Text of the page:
Chapter 7: A liquidation bankruptcy for an individual, husband and wife, partnership or corporation; typically, nonexempt property is liquidated (sold) and the proceeds paid out to creditors on a pro-rata bases, and the debtor is discharged of liability for the debts. Certain categories of debtors are not entitled to a discharge, and certain categories of property are exempt (i.e., can not be taken from the debtor)


Chapter 9: A financial reorganization of a public entity.

Charge to the Jury: The judge’s instructions to the jury concerning the law that applies to the facts of the case on trial.

Chattel mortgage   A lien on personal property used as collateral for a loan.

Chattel:   Personal property such as furniture, clothing or a car.

Check: A draft or order to pay money.

Chief Judge: Presiding or Administrative Judge in a court.

Child support: A legal responsibility that both parents have to provide adequate financial support for the children until each reaches the age of emancipation.  The goal is to keep the children in the same quality of lifestyle that they would have experienced had the divorce not taken place.

Chimney back:   The back wall or lining of a fireplace or furnace chimney.

Chimney flue:   The passage inside a chimney that channels smoke and heat to the outside.

Chimney pot:   A short pipe at the top of a chimney that increases ventilation to the fireplace and reduces smoke.

Cinder block:   A block made of ash and cement that is used in construction.

Cinder fill:   Cinders used below a basement or around a foundation to promote drainage.

Circuit breaker:   An electric fuse that activates or deactivates a circuit.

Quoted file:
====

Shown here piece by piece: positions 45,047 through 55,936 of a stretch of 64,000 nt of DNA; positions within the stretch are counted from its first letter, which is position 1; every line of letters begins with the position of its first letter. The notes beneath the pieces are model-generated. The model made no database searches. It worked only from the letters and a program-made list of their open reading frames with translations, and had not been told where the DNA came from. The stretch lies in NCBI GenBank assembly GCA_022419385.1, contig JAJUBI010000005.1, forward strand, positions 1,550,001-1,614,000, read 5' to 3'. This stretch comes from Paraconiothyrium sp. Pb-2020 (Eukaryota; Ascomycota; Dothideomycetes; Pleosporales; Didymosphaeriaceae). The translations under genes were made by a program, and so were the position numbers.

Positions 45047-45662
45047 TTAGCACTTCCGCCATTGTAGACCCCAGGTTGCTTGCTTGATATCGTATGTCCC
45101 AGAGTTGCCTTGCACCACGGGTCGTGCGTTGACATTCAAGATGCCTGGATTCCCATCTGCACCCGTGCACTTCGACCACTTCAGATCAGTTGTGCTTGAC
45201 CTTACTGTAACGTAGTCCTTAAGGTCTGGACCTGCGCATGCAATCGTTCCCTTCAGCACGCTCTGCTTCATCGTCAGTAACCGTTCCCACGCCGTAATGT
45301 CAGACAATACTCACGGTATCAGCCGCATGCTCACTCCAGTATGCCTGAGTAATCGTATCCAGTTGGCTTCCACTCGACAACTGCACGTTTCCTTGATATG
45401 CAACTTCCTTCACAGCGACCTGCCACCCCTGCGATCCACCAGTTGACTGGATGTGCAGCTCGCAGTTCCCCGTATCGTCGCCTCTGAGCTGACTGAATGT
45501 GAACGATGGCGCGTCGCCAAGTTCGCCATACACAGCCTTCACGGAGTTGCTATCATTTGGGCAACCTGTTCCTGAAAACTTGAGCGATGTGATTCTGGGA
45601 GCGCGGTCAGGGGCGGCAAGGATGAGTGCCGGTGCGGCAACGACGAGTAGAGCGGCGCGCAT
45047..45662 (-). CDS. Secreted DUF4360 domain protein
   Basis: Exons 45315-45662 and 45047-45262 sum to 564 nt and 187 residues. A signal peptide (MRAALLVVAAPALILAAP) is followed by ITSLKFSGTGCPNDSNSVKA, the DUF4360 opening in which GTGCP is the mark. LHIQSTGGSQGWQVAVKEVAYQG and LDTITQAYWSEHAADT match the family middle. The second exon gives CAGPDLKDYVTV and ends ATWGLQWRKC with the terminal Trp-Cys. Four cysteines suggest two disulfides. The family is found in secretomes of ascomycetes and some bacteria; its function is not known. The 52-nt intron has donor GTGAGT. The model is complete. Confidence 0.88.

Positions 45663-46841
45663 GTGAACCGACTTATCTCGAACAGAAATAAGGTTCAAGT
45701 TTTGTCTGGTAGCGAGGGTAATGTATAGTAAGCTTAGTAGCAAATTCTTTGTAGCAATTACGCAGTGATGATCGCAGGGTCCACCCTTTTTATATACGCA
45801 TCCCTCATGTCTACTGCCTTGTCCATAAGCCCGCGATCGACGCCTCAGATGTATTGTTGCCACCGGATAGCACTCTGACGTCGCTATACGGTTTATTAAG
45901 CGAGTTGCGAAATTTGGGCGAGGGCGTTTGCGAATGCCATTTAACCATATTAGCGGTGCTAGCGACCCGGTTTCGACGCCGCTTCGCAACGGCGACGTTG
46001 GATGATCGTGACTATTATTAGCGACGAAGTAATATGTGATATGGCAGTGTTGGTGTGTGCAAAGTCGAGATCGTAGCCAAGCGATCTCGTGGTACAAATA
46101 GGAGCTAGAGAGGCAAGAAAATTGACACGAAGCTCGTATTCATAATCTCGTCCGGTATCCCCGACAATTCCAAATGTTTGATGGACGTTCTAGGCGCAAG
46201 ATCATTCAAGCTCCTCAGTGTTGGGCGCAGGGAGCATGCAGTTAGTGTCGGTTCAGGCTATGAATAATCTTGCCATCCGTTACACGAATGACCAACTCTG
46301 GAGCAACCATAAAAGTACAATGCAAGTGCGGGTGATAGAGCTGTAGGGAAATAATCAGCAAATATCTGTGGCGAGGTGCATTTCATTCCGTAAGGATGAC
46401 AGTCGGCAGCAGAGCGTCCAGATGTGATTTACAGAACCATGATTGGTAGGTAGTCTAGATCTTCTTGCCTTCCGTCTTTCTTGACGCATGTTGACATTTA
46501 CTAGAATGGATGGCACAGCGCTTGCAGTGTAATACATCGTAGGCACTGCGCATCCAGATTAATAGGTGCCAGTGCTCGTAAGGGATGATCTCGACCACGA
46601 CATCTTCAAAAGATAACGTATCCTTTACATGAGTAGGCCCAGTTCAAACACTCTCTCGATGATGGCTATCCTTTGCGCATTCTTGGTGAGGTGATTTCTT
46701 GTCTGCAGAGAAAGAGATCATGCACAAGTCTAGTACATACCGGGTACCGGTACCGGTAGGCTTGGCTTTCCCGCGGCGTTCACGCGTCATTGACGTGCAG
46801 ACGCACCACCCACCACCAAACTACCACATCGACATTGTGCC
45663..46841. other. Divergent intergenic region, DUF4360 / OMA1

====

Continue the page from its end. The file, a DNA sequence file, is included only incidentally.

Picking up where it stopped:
Circumstantial Evidence: Indirect or secondary evidence through which a fact may be proved by inference.

Cistern:   A tank used to store rainwater.

Citation: 1. A reference to a source of legal authority. 2. A direction to appear in court, as when a defendant is cited into court, rather than arrested.

Civil Action: A lawsuit outside of the criminal justice system, seeking redress or an award of damage for a civil wrong.

Civil Complaint: The first pleading in a civil case filed by the plaintiff. It alleges the material facts and legal theories to support the plaintiff’s claim against the defendant.

Civil Law: Body of law concerned with private rights and remedies, as contrasted with criminal law.

Civil Lawsuit: A lawsuit in which one does not need to prove criminal liability.

Civil Procedure: The rules and process by which a civil case is tried and appealed, including the preparations for trial, the rules of evidence and trial conduct, and the procedure for pursuing appeals.

Civil Rights: The right to enjoy life, liberty and the pursuit of happiness, including such constitutional rights as free expression and religion, without discrimination in treatment by reason of race, color, sex, age, religion, previous condition of servitude or national origin.

Civil: Generally pertains to disputes, not involving crimes, including family matters, contracts, medical malpractice, collection of debts, and compensation for personal injury or property loss.

Claim Petition: In cases where a worker is injured on the job, the injured employee files a claim petition to seek initial compensation. This occurs when there has been a Notice of Denial – no workers’ compensation payments have been made or medical benefits have not been paid.

Claim: An asserted right to money, property or relief.

Claimant: A party asserting or presenting a claim.

Claims agent: A claims agent is a person appointed to manage the filing and retention of proofs of claim.

Class Action: A means by which one or more individuals are able to sue for themselves and as representatives of other people. A class action requires: an identifiable group of people with a well-defined interest in the facts and law of the suit; too many people in the group for it to be practical to bring them all before the court; and the individuals bringing suit are able to adequately represent the entire group.

Class of creditors: A group of creditors entitled to similar treatment in a bankruptcy case

Classified property tax:   A tax that varies in rate depending on the use of the property.

Clause: A paragraph or subdivision of a legal document such as a contract.